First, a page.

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Kubernetes for Serverless Applications by Russ McKendrick

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Summary

In this chapter, we looked at four cloud providers. The first two, DigitalOcean and AWS, at present do not natively support Kubernetes so we used kubeadm and kube-aws to launch and configure our clusters. With Microsoft Azure and Google Cloud we used their command-line tools to launch their natively supported Kubernetes services. I am sure you will agree that at the time of writing both of these services are a lot friendlier to use than the first two we looked at.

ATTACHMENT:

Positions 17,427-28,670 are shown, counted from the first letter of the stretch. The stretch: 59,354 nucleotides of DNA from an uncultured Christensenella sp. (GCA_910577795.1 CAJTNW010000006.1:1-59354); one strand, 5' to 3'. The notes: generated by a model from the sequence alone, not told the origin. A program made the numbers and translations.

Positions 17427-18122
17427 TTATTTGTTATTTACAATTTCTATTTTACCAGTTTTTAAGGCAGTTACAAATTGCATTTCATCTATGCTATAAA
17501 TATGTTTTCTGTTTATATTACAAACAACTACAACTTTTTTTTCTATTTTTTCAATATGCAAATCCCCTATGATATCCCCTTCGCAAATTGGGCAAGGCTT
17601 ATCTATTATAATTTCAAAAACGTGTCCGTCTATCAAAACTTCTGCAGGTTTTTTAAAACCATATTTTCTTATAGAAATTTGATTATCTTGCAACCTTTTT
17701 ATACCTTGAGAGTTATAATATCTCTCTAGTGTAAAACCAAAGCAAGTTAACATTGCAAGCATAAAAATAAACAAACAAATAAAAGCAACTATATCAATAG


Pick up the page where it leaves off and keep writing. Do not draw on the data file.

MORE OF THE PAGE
Once the clusters were up-and-running, interacting with Kubernetes was a pretty consistent experience. We didn't really have to make allowances for where our cluster was running when issuing commands such as kubectl expose: Kubernetes was aware of where it was running and ...

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